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Monday, November 5, 2007

My Google Analytics Statistics as of October, 31, 2007

One of my favorite blog-related activities is looking at my Google Analytics statistics. I'm interested in seeing what posts are most popular. I'm also interested in seeing who is linking to my blog, because those sites tend to be ones I would be interested in reading.

Some Google Analytics statistics, such as "bounce rate" are meaningless; a bounce is when someone visits one page and then immediately leaves your blog. A bounce could be favorable, i.e. a regular reader, or unfavorable, i.e. someone found your blog but didn't like it. Other statistics, such as "% new visitors" are also meaningless. Do I want this to be high or low? If it's high, does that mean I'm not getting enough return traffic? If it's low, does that mean I'm not getting enough new visits?

I've had 1,300 Absolute Unique Visitors overall. Some of those may have been the same person visiting from multiple IP addresses. I've been getting 50-100 absolute unique visitors per week. I had 307 Absolute Unique Visitors in October, down from 520 in September. (On the other hand, I didn't post for a large part of October, due to my illness. Still, 300 people is a nice number.)

I'm wondering if it's possible to make money off my blog. With only 300 visitors per month, it isn't very likely. I'd have to make $10 per visitor for it to be comparable to what I'd make in a regular job. Google Adwords is only pennies per visitor, from what I heard. I feel that my content is good and I have some regular readers. I'll just continue what I'm doing, for now. It would be nice if I could do this as a job.

As of October 31, 2007, according to Google Analytics, my top 20 posts by unique pageviews are:

  1. The Compound Interest Paradox (202)
    • This was one of the first posts when I started my blog. It's still one of my favorites. The Compound Interest Paradox is the reason that debt-based money is inherently unfair. I'm planning an updated version of this post soon.
  2. The Voting Scam (187)
    • This post was frequently linked to at the time it was posted, but it hasn't been visited much lately. The content is still relevant and I don't feel the need to update it. It isn't possible to reform the current system by voting. This leads to the conclusion that government has no legitimacy at all. This naturally leads to agorism.
  3. Who's the Richest Man in the World? (145)
    • A lot of people found this post via Google Search. My answer is not the one people expect. This post is one of my more "fruity" ones, so don't use The Strawman Fallacy to discredit me if you don't like it. Has someone, or a handful of people, managed to seize nearly absolute control of the entire world? I suspect the answer is "yes", but it's hard to be sure.
  4. The Five Levels of the Economy (126)
    • I really like my classification of "red/pink/white/grey/black" markets. I think that "pink market" is my own invention, but I've seen the others mentioned elsewhere. To recap: A red market worker provides no useful products and directly works or benefits from the state. A pink market worker does something useful, but is heavily regulated by the state, which drives up his salary and drives up customer prices. A white market worker is a normal, productive worker. A grey market worker does worth that is otherwise legal, but off the books. A black market worker does activity that is explicitly forbidden by the state. As an agorist, I would like to find some high-paying grey market work. Unfortunately, my only employment options are in the white/pink/red market for now. I consider working as a financial systems programmer to be pink or red market work, because financial institutions receive a massive subsidy from the Federal Reserve in the form of negative real interest rates.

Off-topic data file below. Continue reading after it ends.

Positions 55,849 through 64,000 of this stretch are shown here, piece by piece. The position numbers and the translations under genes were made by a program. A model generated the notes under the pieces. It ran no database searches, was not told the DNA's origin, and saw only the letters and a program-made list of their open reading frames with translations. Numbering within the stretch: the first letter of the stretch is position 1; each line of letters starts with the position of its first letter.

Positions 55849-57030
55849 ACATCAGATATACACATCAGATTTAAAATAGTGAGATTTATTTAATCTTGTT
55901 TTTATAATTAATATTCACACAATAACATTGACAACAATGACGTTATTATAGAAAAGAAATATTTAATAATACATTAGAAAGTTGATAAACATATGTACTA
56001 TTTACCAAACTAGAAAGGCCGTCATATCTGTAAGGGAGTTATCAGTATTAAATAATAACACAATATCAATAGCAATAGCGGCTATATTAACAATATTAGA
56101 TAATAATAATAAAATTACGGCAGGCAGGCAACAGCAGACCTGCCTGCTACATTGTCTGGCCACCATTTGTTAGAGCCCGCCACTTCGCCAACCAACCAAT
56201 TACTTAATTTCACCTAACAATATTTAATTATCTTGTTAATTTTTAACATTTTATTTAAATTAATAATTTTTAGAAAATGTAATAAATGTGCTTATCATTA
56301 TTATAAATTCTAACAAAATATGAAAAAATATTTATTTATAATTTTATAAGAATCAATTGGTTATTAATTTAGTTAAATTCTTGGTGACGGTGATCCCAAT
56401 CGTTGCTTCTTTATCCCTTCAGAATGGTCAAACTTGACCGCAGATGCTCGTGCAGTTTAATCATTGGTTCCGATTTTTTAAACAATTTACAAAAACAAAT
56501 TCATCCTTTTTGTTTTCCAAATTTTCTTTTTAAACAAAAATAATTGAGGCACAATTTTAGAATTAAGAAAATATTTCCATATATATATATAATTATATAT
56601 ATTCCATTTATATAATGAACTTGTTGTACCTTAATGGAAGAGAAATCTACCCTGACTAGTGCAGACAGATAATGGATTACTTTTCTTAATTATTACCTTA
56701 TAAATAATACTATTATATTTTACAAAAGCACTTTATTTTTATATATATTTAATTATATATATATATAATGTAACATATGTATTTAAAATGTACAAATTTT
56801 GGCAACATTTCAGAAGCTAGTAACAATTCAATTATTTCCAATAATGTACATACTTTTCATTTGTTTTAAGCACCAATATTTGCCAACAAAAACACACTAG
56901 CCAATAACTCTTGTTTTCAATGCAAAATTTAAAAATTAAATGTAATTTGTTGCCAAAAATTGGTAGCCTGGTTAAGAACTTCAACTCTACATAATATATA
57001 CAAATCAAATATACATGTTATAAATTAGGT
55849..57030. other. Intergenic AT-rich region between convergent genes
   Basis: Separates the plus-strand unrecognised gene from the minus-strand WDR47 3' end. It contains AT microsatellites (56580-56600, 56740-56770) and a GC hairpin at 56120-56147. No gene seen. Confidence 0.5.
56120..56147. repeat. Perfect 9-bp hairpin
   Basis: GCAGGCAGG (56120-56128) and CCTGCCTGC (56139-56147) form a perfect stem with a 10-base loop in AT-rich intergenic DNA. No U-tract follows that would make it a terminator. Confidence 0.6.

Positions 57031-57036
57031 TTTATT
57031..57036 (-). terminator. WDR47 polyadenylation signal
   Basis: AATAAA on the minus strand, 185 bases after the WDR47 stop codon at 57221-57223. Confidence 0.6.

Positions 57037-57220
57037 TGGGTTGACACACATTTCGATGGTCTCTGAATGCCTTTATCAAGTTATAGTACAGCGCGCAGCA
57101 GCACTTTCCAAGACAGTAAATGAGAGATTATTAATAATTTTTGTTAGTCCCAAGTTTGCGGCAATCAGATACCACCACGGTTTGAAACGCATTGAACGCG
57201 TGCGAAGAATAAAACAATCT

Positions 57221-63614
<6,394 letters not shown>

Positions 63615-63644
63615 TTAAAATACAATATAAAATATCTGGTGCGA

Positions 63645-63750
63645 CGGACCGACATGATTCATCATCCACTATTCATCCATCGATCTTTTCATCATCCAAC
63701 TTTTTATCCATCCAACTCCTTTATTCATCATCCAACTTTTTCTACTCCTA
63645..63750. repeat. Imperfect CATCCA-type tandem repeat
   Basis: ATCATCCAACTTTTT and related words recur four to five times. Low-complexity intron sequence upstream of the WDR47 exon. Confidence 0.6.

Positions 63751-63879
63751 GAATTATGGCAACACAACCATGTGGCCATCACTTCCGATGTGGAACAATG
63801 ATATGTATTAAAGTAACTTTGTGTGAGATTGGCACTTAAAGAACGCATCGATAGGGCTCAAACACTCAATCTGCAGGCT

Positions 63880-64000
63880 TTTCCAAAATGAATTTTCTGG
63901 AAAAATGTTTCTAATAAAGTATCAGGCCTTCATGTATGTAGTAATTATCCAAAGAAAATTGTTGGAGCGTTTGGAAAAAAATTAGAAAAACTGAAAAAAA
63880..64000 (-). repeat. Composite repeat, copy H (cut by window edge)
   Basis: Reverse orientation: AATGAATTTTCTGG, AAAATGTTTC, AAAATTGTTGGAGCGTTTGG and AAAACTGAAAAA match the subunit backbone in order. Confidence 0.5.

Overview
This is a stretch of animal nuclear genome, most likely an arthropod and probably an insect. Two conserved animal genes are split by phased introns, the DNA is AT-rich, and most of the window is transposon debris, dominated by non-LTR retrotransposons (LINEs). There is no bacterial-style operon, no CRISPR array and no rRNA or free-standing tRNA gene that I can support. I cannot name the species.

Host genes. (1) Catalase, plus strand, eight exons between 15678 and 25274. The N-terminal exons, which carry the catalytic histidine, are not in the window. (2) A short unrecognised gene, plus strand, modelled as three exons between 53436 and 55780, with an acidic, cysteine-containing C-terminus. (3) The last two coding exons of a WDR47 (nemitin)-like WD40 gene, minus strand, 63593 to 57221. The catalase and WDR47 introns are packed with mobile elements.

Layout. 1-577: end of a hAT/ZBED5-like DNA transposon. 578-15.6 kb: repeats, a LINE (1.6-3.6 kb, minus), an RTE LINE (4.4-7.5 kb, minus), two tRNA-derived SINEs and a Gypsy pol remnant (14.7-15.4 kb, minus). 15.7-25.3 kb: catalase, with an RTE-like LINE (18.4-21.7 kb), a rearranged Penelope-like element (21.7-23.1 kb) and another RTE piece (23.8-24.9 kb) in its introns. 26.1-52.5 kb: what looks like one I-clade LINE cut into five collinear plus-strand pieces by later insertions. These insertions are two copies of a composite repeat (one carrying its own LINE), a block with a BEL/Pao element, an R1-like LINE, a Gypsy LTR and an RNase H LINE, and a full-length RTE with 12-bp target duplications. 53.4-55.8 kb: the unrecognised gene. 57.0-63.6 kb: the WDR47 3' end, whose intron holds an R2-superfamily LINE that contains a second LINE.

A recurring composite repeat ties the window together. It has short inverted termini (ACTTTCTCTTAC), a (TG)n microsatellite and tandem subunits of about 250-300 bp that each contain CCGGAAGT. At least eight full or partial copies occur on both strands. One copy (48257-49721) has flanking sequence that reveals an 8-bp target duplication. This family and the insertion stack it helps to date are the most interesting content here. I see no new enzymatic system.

5. The Communist Manifesto's Successful Implementation in the USA (111)
    • This is another one of my early posts, and frequently cited. It really doesn't need updating. If you analyze carefully, the USA is essentially a communist dictatorship.
  6. The Social Credit Monetary System (96)
    • This post is also frequently searched for. A lot of people search for "social credit". There also is some confusion. I define "Social Credit" to be a monetary system without a centralized issuing authority, which is a prerequisite for an agorist revolution. Other people define "Social Credit" as direct payments from the government to the people, to compensate for The Compound Interest Paradox. I call this to be "Social Credit for Wimps". My definition of Social Credit involves a monetary system without any state involvement at all.
  7. The Subprime Mortgage Lending Scam (85)
    • This is just the most recent instance of how artificially created economic cycles are used to confiscate wealth. It's more interesting to people, because it's current events. However, this wealth confiscation technique has withstood the test of time.
  8. The Transistor, UFO, and WMD Conspiracy Theory (72)
    • Don't use The Strawman Fallacy against me for this post. I'm pleased with its popularity.
  9. The True Purpose of the Federal Reserve (51)
    • I don't even bother writing about the Federal Reserve anymore, because I'm so thoroughly convinced of its evils.
  10. The Federal Reserve and Income Tax Conspiracy Theory (50)
    • Was the Federal Reserve merely a money grab by a handful of bankers, or is it part of a larger plot to enslave everyone?
  11. Ron Paul for President! (45)
    • I've given up on the idea that the current economic and political system can be reformed by voting.
  12. Reader Mail #1 - The Federal Reserve Still Sucks (45)
    • I was answering questions about my blog's content that were being debated on another forum. I like my "Reader Mail" posts, but this is the only one to make the top 20.
  13. The Discounted Cashflow Paradox (aka the St. Petersburg Paradox) (44)
    • This is another illustration of the fundamental flaw in the current economic system. This paradox troubled me for a long time until I figured it out.
  14. Agorist Philosophy Overview (44)
    • This is a good introduction to agorism. All I need now is trading partners! Actually, I get paid pretty well in my regular slave job, so the agorist community probably needs to get pretty far advanced before it would pay for me to participate.